Souhayr Belhassen: Since 2010, the FIDH and our partners from the Guinean civil society have decided to place our trust in the national justice system since the Guinean authorities have committed themselves to prosecuting the people responsible for the massacre in the stadium. This commitment has been renewed by the current Justice Minister Cheick Sako who recently confirmed that a trial will take place. Holding this trial here in Guinea rather than at the International Criminal Court (ICC) in The Hague will be hugely significant for the fight against impunity and the consolidation of the rule of law in Guinea. It will also enable the victims to be actively involved in the legal process and for Guineans generally to follow proceedings. The prospect of putting people who until recently were beyond the reach of the law in the dock in Guinea will send a powerful message to other potential perpetrators of human rights violations. At a time when certain states are accusing the ICC of only indicting African leaders the Guinean justice system has a historic opportunity to show that a national African court can prosecute serious human rights violations according to international standards.
Asmaou Diallo: Yes, we want to believe in the national justice system since we think it is better to have a larger trial in Conakry, with all the suspects present, than a smaller one in The Hague which would only try the most senior officials far away from the victims and their families. The Office of the Prosecutor of the ICC plays an important role in Guinea through its regular mission in the country and by helping with the preliminary investigations. But in view of all the crimes committed in Guinea over the past 60 years we think that it is up to the Guinean justice system to bring the perpetrators to account and that this is the only way to bring an end to impunity. If the Guinean justice system were to not pursue these cases to their end, we would then of course look to the ICC. This is precisely the complementary principle set forth between national and international justice.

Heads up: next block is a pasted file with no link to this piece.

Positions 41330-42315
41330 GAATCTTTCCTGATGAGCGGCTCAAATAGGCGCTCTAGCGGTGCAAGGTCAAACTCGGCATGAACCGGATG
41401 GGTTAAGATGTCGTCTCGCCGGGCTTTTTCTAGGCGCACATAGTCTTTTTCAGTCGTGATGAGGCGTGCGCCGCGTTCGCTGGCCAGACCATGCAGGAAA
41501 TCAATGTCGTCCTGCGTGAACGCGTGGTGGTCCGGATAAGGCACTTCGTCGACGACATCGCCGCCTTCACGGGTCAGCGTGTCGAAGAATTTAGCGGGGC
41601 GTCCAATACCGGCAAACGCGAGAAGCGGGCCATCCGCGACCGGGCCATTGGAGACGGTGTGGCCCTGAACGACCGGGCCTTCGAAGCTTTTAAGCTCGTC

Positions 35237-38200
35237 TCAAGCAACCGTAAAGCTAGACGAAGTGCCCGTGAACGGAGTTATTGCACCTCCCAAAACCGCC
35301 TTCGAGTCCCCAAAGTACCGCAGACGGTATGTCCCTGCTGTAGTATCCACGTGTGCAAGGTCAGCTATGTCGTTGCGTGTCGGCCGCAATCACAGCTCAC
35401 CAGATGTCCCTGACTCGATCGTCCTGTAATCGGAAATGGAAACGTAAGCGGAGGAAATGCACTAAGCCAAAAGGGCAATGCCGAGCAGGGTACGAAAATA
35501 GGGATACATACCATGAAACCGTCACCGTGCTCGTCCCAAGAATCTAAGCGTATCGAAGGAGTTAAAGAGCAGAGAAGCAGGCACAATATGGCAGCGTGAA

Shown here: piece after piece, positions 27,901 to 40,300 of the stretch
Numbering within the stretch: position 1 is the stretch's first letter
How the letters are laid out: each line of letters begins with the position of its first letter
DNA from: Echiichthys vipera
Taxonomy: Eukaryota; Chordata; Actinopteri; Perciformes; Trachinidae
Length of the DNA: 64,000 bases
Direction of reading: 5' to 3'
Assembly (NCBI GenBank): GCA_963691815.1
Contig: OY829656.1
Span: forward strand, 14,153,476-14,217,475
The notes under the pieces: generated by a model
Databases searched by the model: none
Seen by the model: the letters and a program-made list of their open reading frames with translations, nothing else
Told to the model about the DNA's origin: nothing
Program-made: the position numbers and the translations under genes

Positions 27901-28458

Halimatou Camara: How do you assist the victims of human rights abuses in their search for truth and justice?
Souhayr Belhassen: After the opening of the investigation in Guinea in 2010, the FIDH and OGDH filed a civil suit with the help of the European Union, bringing together a team of Guinean and international lawyers to work with the victims during the proceedings. Aside from the judicial work we have also stayed in regular dialogue with the Guinean authorities, including the president’s office, to ensure political support and facilitation for legal institutions.
Asmaou Diallo: In addition to judicial support, we have also worked with AVIPA to establish a support network for the victims, especially victims of sexual violence who were often excluded from their social circles after
28 September 2009. By suggesting certain means of generating income we have tried to address the difficulties faced by some of the victims. Now that the trial approaches and national reconciliation is becoming a real prospect, we expect more cooperation from the Guinean government in recognition of the victims and in support of the most vulnerable amongst them.